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Lawmaker: Afghans wary of US pact concession

November 19, 2013
Associated Press

KABUL, Afghanistan (AP) — Afghan parliamentarians are questioning a key clause in a U.S.-Afghanistan security pact holding that American soldiers who stay beyond 2014 will not be tried in local courts, lawmakers and an independent monitoring group said Tuesday.

Without that guarantee, it is highly unlikely that Washington would agree to the pact. But when parliamentarians were presented with details of the draft agreement at a largely closed-door session Saturday, they peppered government representatives with questions and concerns, Shah Gul Rezayee told The Associated Press.

Rezayee and another lawmaker Mohammed Naim Lalai said the issue will likely be a key focus of debate at the Loya Jirga, a traditional council of 3,000 prominent Afghans set to begin Thursday.

They government's National Security Adviser Rangin Dafdar Spanta emphasized that the Loya Jirga could reject the clause, but in that case there will be no agreement, the parliamentarians said.

The final decision on the pact rests with Parliament but if the council rejects it then Afghanistan is unlikely to sign.

Failure to approve the pact would mean that all U.S. troops would need to leave the country by 2014, when international forces are scheduled to withdraw.

Parliamentarians asked government officials during the session whether Afghanistan's soldiers and police could manage without international troops if the security pact was not signed, according to a report of the proceedings by the independent Afghan Analysts Network.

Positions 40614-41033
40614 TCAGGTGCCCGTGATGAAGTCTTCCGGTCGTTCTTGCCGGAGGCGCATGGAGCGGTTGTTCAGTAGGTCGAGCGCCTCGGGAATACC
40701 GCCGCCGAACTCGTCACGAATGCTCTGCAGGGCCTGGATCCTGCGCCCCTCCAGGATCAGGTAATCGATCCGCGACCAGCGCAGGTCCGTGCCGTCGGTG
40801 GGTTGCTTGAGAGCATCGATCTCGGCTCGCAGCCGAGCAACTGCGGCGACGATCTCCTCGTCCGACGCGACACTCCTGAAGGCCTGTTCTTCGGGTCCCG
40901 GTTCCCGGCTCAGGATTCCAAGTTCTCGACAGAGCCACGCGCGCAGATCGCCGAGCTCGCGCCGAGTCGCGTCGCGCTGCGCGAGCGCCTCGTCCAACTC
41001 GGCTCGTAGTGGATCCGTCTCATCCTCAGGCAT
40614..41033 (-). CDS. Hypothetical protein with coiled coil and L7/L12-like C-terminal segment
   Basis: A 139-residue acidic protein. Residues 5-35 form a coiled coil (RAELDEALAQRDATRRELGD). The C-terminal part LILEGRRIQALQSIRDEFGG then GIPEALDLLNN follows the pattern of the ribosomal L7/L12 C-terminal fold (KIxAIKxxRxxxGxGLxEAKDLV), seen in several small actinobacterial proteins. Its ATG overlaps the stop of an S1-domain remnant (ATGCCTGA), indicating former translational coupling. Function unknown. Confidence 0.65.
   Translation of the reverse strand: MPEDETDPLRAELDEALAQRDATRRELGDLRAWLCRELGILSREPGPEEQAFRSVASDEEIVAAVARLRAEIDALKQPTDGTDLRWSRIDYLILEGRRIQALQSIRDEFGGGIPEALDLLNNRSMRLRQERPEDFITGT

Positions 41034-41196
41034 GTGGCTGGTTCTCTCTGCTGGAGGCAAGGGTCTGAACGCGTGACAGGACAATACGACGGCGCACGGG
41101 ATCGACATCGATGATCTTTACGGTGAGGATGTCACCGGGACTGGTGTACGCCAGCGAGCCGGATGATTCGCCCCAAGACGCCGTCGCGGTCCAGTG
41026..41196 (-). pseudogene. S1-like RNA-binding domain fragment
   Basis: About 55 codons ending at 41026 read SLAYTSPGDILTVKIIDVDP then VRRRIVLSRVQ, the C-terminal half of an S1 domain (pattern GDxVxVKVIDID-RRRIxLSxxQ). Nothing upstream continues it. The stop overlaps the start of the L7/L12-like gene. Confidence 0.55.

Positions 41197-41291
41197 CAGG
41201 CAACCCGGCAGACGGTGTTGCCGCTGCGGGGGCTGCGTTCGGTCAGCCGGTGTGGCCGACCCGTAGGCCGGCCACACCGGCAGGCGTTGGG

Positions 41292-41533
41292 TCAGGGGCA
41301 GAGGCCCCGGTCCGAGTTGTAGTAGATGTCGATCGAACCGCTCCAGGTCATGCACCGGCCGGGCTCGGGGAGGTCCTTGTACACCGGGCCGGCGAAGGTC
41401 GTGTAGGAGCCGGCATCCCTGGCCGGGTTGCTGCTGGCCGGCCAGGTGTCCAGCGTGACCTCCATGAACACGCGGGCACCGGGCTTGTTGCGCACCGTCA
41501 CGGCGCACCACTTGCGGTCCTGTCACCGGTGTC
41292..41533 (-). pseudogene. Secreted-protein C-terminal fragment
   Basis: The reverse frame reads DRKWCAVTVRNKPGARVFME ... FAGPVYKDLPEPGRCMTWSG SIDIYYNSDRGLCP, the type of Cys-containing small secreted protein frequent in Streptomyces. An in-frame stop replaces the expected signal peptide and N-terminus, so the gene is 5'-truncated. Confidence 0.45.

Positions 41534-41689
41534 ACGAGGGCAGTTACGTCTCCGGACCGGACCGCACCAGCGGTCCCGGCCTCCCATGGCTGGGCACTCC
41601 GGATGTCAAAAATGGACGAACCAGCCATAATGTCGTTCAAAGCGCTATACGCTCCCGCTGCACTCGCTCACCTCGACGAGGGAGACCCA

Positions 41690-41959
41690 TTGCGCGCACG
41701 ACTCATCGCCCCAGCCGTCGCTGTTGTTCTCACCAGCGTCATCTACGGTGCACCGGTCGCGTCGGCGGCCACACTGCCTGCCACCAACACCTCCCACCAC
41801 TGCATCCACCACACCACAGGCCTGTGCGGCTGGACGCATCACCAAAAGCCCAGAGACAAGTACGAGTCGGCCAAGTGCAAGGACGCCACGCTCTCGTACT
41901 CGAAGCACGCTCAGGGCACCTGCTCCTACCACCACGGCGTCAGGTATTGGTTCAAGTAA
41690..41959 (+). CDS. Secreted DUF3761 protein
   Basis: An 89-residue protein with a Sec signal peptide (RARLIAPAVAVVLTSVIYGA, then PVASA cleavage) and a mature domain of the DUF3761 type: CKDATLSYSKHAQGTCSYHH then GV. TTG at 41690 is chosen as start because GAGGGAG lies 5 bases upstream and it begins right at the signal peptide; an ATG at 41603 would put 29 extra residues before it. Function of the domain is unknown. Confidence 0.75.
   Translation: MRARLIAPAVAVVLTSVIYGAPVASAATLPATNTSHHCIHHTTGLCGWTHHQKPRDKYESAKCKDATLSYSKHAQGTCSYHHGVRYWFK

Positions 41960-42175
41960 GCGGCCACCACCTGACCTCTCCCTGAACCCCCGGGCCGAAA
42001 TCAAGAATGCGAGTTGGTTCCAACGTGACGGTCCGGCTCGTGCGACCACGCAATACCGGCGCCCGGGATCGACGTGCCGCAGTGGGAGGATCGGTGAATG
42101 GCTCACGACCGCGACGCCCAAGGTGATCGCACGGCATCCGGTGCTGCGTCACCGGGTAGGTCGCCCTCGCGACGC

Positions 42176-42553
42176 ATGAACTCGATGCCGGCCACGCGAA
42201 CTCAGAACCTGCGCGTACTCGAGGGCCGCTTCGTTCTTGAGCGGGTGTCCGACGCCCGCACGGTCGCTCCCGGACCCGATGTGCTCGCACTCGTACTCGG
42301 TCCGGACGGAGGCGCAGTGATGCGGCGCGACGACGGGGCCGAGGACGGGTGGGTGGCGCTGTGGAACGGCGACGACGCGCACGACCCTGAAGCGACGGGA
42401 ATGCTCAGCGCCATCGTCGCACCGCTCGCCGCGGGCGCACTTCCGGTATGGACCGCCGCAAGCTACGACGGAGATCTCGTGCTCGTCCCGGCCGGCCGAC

The presence of foreign forces is a sensitive issue in Afghanistan, particularly if they cannot be held accountable by local courts. Scores of students demonstrated Tuesday in an eastern city, denouncing the pact and burning effigies of U.S. President Barak Obama.

"We don't want any U.S. bases and we want to see U.S. soldiers who kill Afghans tried in an Afghan court," said Noor Ahmed, a student of the Islamic University of Nangarhar, in the provincial capital of Jalalabad.

The pact also gives the United States sole control of Bagram Air Force Base, north of the capital Kabul, and access to eight bases, including one in Kabul, Rezayee and another lawmaker, Khaled Pashtun said.

U.S. congressional aides in Washington have confirmed the draft includes "exclusive jurisdiction" for the U.S. over American troops and contractors. Aides said the agreement says U.S. forces will no longer be able to enter Afghan homes, addressing concerns about highly unpopular night raids by foreign troops.

The Bilateral Security Agreement is a sweeping document, which incorporates the usual Status of Forces Protection Agreement, which the United States signs with every country where its troops are stationed. The detailed document covers everything from taxation to custom duties to a promise to protect Afghanistan against hostile action.

Without the Bilateral Security Agreement the United States previously warned that it will remove all its troops by the end of 2014 and an estimated $4.1 billion promised for Afghanistan's National Security Forces would likely be rescinded.


Kathy Gannon is AP Special Regional Correspondent for Afghanistan and Pakistan and can be followed on


AP Writers Rahim Faiez and Amir Shah in Kabul contributed to this report



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